Steelers Invest In Special Teams Stability With Shaun Suisham Deal
Coming into training camp, the Pittsburgh Steelers faced a situation in which they had five current starters slated to hit free agency after this season was over, following extensions given to center Maurkice Pouncey, safety Troy Polamalu, and tight end Heath Miller.
With their starting right tackle, their best pass rusher, and both starting cornerbacks scheduled to hit the open market, the front office turned their attention to…kicker Shaun Suisham, who received a four-year extension that ties him to the organization through 2018.
In the meantime, critical up-and-comers such as Cortez Allen, Jason Worilds, and a reportedly slimmed down Marcus Gilbert must wait and see if something can’t be worked out over the next three or so weeks.
The truth is that the Steelers didn’t exactly get a bargain signing Suisham to the four-year extension. According to Ian Whetstone, the new money makes him the 10th-highest paid kicker in the league by yearly average.
On the other hand, the deal doesn’t appear to move the salary cap dial much, if at all, meaning that Suisham’s deal should have little to no effect on working out deals with some of the other players awaiting them.
And it does provide the Steelers some stability on special teams, where it has been a nightmare recently, at least when it comes to punting.
Since the Steelers signed Suisham to replace the floundering Jeff Reed in 2010, the team has gone through five different punters—not including the inevitable new face manning the position this year.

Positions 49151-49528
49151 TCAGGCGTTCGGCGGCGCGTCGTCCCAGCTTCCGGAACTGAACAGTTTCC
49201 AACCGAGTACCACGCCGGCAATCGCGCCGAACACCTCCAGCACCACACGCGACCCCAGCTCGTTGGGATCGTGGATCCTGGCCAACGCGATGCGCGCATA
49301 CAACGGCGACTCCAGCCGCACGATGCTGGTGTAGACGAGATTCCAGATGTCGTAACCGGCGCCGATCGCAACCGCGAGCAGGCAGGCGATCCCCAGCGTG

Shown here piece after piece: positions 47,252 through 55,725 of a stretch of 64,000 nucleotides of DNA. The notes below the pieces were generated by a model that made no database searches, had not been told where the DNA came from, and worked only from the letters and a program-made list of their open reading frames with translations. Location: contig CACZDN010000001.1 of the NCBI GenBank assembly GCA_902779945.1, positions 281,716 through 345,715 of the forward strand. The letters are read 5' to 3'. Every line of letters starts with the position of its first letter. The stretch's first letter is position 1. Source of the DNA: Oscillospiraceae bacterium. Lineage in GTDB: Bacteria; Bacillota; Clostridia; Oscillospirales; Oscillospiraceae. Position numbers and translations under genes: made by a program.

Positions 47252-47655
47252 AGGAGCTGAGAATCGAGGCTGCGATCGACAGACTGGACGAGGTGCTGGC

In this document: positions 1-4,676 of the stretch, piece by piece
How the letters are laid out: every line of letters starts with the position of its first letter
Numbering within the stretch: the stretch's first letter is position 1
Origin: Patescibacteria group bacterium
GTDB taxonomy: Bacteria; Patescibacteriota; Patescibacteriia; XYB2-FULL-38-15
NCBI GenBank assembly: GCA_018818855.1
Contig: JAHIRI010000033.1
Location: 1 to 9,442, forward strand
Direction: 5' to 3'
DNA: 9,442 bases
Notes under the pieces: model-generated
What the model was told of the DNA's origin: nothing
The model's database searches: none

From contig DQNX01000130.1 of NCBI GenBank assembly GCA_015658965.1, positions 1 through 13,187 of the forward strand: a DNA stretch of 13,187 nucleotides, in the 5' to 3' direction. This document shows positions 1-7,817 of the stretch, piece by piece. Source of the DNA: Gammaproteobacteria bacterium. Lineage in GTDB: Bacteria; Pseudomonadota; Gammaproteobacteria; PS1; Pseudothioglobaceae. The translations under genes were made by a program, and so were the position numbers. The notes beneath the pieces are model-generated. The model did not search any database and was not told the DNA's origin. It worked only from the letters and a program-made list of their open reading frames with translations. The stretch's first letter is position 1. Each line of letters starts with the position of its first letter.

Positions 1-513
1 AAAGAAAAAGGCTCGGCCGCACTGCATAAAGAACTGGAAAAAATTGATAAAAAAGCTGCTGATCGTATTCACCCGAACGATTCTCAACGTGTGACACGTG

That also does not include the two occasions in which Suisham was forced to serve as punter in 2010 and 2011 when Daniel Sepulveda went down in separate injuries. His hang time was terrible, but he did kick a 73-yarder against the Kansas City Chiefs, which admittedly ended in a touchback.
But he obviously wasn’t re-signed in order to be an emergency punter. And quite honestly, he wasn’t signed for his booming kickoffs, either. He’s still average to below average when it comes to registering touchbacks on kickoffs.
Nor has he been re-signed because he gives the Steelers a greater range to score from, because the reality is that the team will rarely entrust a field goal of greater than 50 yards to the Canadian kicker. He is, in fact, just two of five from 50-plus with the Steelers, and is four of 13 for his career.
What he is, however, is the most accurate kicker in team history at 87.2 percent over his four years in Pittsburgh. That would be good for the highest-career field goal percentage in NFL history. As it is, his overall career average of 83.1 percent currently lands him in the fourteenth spot all time, and 10th among active kickers.
The simple fact of the matter is that it’s far more valuable to be dead-on with regularity from 30-49 yards out than it is to be semi-reliable from beyond 50. That’s what Suisham has shown in his career with the Steelers, going 62-for-72 in that sweet spot, including 41-of-43 over the past two seasons.
He may not be in line for a Pro Bowl any time soon, and his deal may not necessarily have come at a bargain, but it was a smart investment to tie him down now while leaving the salary cap untouched for 2014.